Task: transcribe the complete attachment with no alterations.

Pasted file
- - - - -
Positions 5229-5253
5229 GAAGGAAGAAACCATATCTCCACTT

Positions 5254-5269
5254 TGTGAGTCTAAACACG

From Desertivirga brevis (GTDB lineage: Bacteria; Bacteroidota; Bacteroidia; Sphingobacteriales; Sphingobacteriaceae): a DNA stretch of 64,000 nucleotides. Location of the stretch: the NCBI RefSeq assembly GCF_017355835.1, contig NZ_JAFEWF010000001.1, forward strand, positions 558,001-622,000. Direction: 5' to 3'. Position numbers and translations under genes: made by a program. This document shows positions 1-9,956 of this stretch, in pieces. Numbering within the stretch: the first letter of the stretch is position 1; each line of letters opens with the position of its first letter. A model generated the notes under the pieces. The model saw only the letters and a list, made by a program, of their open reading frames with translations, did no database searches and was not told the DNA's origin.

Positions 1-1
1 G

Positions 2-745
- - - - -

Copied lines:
Positions 5229-5253
5229 GAAGGAAGAAACCATATCTCCACTT

Positions 5254-5269
5254 TGTGAGTCTAAACACG

From Desertivirga brevis (GTDB lineage: Bacteria; Bacteroidota; Bacteroidia; Sphingobacteriales; Sphingobacteriaceae): a DNA stretch of 64,000 nucleotides. Location of the stretch: the NCBI RefSeq assembly GCF_017355835.1, contig NZ_JAFEWF010000001.1, forward strand, positions 558,001-622,000. Direction: 5' to 3'. Position numbers and translations under genes: made by a program. This document shows positions 1-9,956 of this stretch, in pieces. Numbering within the stretch: the first letter of the stretch is position 1; each line of letters opens with the position of its first letter. A model generated the notes under the pieces. The model saw only the letters and a list, made by a program, of their open reading frames with translations, did no database searches and was not told the DNA's origin.

Positions 1-1
1 G

Positions 2-745